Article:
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Animal free alternatives have increased in cell culture use in an effort to reduce variability and contamination present in FBS and other animal products used in culture. FBS is the prime example of an animal product used commonly for over 50 years to grow cells. While FBS is a clear animal product other products like trypsin are not typically considered an animal product.

Commercially available trypsin from Sigma (cat#4049) or Life Tech (25300-054) are both purified from pig pancreas (porcine pancreas). Trypsin is an animal product and should be considered as such when considering moving to an animal free system.

There are other practical reasons for considering alternatives to trypsin. Trypsin is used in cell culture as a means to cleave attachment proteins during passaging.  Trypsin is a non-specific protease, which can cleave any protein with the correct amino acid sequence; consequently, cleavage is site specific not protein specific. While trypsin does cleave attachment proteins, it is not limited to those and will cleave all accessible proteins.

In cell culture conditions including serum there are excess proteins mostly bovine serum albumin (BSA).  BSA limits the trypsin mediated cleaving of cell surface proteins.  BSA also quenches the trypsin for future passages.  These conditions are different when there is no excess animal protein in the culture.  In serum free conditions trypsin can have a deleterious effect on the cells by cleaving the cell surface proteins and possibly leading to cell death. Since BSA is not present in animal free culture systems, there is no quenching agent and trypsin can bind to the cell and potentially be internalized 1. Furthermore some investigators have shown in serum free conditions trypsin can alter the gene expression of the cells 2.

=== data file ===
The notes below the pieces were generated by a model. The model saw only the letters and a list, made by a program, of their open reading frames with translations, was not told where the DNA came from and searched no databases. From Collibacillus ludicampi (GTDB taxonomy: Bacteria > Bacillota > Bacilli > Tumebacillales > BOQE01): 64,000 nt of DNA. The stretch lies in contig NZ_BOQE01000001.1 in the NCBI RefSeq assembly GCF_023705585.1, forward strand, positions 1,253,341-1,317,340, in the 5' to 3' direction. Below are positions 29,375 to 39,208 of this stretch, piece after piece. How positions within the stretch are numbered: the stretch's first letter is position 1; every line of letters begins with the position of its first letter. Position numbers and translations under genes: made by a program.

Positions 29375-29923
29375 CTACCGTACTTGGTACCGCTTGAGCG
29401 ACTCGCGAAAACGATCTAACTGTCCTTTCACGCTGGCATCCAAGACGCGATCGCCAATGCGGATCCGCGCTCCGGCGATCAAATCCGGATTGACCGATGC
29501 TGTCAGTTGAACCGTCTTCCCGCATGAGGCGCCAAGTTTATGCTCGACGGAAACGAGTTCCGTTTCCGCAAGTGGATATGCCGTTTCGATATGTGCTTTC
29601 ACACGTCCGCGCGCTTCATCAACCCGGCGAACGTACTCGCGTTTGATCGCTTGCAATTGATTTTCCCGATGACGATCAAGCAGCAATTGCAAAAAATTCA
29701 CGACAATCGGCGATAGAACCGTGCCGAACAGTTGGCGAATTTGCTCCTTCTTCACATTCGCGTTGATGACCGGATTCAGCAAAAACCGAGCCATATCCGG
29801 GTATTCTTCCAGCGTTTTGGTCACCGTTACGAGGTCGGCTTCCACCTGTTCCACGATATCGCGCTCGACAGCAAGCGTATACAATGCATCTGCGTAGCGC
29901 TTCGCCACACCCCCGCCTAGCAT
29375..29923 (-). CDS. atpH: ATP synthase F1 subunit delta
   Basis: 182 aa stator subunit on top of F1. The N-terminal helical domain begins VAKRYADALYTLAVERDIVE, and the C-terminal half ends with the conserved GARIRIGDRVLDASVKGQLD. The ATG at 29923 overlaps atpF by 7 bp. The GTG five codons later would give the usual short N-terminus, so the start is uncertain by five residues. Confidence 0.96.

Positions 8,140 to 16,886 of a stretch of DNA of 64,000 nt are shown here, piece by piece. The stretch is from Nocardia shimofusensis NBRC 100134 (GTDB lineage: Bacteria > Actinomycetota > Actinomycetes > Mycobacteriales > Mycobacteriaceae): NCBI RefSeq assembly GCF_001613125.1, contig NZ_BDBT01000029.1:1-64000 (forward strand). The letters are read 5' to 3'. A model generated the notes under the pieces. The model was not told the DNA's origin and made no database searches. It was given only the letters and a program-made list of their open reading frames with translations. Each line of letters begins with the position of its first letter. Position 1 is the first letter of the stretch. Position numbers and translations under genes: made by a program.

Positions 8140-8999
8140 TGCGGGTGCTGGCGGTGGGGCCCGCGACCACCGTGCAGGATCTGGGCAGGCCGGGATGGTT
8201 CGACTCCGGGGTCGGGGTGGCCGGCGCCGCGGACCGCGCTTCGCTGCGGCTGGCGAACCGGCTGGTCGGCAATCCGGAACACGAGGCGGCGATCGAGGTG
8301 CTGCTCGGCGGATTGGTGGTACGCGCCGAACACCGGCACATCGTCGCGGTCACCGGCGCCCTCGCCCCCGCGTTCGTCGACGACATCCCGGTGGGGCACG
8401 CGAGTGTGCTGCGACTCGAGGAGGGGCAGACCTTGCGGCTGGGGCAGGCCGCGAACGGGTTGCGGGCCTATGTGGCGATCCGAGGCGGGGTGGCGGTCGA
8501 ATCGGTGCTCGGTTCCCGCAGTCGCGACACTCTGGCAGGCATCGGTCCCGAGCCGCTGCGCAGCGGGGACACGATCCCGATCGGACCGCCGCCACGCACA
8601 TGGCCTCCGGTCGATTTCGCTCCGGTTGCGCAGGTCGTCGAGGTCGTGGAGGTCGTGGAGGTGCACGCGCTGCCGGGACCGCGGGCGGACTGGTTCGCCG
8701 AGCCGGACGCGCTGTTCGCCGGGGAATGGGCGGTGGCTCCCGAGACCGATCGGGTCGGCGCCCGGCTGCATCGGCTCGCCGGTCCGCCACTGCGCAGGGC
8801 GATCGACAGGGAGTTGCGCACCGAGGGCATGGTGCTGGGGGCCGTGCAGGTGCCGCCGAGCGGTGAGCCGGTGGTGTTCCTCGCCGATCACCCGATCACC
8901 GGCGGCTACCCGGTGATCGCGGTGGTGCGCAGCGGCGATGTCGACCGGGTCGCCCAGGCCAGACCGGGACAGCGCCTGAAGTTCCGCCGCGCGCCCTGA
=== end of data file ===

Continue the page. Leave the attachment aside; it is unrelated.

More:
Trypsin purified from pigs provides a vehicle for many potential contaminants. Trypsin purified from porcine pancreas can be contaminated.  There are protein contaminants including other proteases.  There are also potential viral contaminants  3,4 .  When moving to a more controlled environment, like a serum free environment, eliminating sources of contaminants is critical.

Adherent cell culture is not only possible, but can be optimized in serum free conditions.  This then raises the question of how to detach the cells for future passages.  There are alternatives for trypsin including: Accutase® , a mix of recombinant proteases; TrpLE® , a recombinant form of protease; a citrate buffer based method.  All of the methods are animal free and unlike trypsin, all of the methods have a controllable protease activity in serum free culture and subculture.


1.    Hodges, G., Livingston, D. & Franks, L. The localization of trypsin in cultured mammalian cells. J. Cell. Sci. 12, 887–902 (1973).
2.    Huang, H.-L. et al. Trypsin-induced proteome alteration during cell subculture in mammalian cells. J. Biomed. Sci. 17, 36 (2010).
3.    Marcus-Sekura, C., Richardson, J., Harston, R., Sane, N. & Sheets, R. Evaluation of the human host range of bovine and porcine viruses that may contaminate bovine serum and porcine trypsin used in the manufacture of biological products. Biologicals 39, 359–69 (2011).
4.    Oliveira, T. et al. Detection of contaminants in cell cultures, sera and trypsin. Biologicals 41, 407–414 (2013).

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Cell-Ess® serum replacement is a chemically defined, animal component free cell culture media supplement that provides cells the essential fats they need.  It doesn’t contain the unknown factors in FBS that introduce variables into your experiment. The researcher now has greater control over the plating factors, hormones and growth factors in play during the cell culture experiment.

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